Android is the operating system that the vast majority of consumers and enterprise users are looking for today. BlackBerry OS, on the other hand, is losing ground. If RIM wants to succeed, shouldn’t it give customers what they want?
Although it’s a solid operating system, RIM’s BlackBerry OS falls short for the average person who wants the “next-generation” feel. However, Android delivers that feel, and it does so at no cost to RIM. BlackBerry OS has seen better days. And it’s about time RIM acknowledges that.
By giving Android a try, RIM can finally provide its customers with more options. For the most part, RIM has stuck with physical keyboards and barely-useful touchscreens. With Android, however, it can start giving customers the kind of devices they want— and currently aren’t getting from the company.
Although it might seem odd that RIM would want to go to Android, remember that the key aspect of its business is services. BlackBerry Enterprise Server is a cash cow for RIM, and the company would be smart to remember that.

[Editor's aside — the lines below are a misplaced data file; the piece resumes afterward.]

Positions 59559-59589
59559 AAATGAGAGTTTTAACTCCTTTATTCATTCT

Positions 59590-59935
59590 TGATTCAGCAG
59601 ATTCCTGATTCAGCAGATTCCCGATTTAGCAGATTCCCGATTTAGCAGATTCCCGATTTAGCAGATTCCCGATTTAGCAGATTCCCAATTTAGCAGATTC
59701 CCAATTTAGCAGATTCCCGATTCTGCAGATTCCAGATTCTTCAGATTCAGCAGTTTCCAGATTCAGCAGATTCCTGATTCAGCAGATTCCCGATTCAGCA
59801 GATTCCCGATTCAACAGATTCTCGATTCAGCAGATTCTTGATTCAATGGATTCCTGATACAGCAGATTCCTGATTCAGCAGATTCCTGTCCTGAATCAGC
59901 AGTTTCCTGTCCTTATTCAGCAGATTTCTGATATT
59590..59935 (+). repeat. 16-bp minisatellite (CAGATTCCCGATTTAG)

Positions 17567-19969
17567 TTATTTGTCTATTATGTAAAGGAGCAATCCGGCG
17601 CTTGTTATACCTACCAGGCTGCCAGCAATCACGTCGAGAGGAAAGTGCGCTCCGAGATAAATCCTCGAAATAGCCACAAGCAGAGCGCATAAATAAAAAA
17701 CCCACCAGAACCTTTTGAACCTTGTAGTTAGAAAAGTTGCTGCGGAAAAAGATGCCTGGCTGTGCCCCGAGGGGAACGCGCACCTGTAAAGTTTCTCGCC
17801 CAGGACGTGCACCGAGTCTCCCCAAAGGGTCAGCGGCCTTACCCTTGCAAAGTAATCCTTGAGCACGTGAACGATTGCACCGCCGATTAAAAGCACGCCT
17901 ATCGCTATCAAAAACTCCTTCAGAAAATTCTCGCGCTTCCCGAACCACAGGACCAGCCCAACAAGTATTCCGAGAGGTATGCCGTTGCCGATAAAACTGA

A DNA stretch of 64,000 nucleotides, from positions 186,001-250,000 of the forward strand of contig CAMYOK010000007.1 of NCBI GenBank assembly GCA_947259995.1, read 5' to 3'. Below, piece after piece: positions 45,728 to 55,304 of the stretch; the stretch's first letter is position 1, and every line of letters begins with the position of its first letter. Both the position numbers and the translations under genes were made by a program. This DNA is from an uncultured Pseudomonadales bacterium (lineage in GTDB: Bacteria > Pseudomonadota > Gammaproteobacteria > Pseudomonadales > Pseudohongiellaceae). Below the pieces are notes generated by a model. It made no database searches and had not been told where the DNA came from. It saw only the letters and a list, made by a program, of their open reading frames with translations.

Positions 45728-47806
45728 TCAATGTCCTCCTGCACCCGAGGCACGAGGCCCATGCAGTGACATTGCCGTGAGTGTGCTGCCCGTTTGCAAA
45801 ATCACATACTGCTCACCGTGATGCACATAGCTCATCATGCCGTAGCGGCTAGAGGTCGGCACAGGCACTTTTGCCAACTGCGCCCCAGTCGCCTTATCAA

RIM’s decision to switch to Android must be governed by sales. RIM is falling short on sales. So, why not try something new? Android is selling extremely well and RIM needs a jolt to its financial statements. Android seems like the best way to achieve that goal.
RIM isn’t going lose all brand value tomorrow. In fact, the company is still highly respected. So, even if it offers Android, it’s the device that matters most. And most would agree RIM knows how to make a solid handset. It can still do that—it’ll just be offering Android instead.
RIM’s financial performance is on the decline and critics say the company could be in deep trouble if it doesn’t make some changes. So, why not take a risk now? RIM needs to do something to jumpstart its business. And going with Android might just do it.
RIM’s troubles have made it a far more affordable buyout target for companies. However, according to some analysts, potential suitors are balking at offering deals because of the inherent issues in RIM’s current business model. What better way to attract would-be buyers than by changing up its business model with Android integration?
All this talk of Android seems to leave out one key point: RIM doesn’t have to get rid of its BlackBerry operating system. In fact, if the company wanted to, it could offer both operating systems to customers.
Companies like Cisco and Motorola have modified Android to make it more appealing to corporate users. Considering RIM is heavily invested in the enterprise, there’s no reason to suggest it can’t do the same. By relying upon its software developers, RIM could go a long way in making Android more secure and enterprise-friendly than ever before.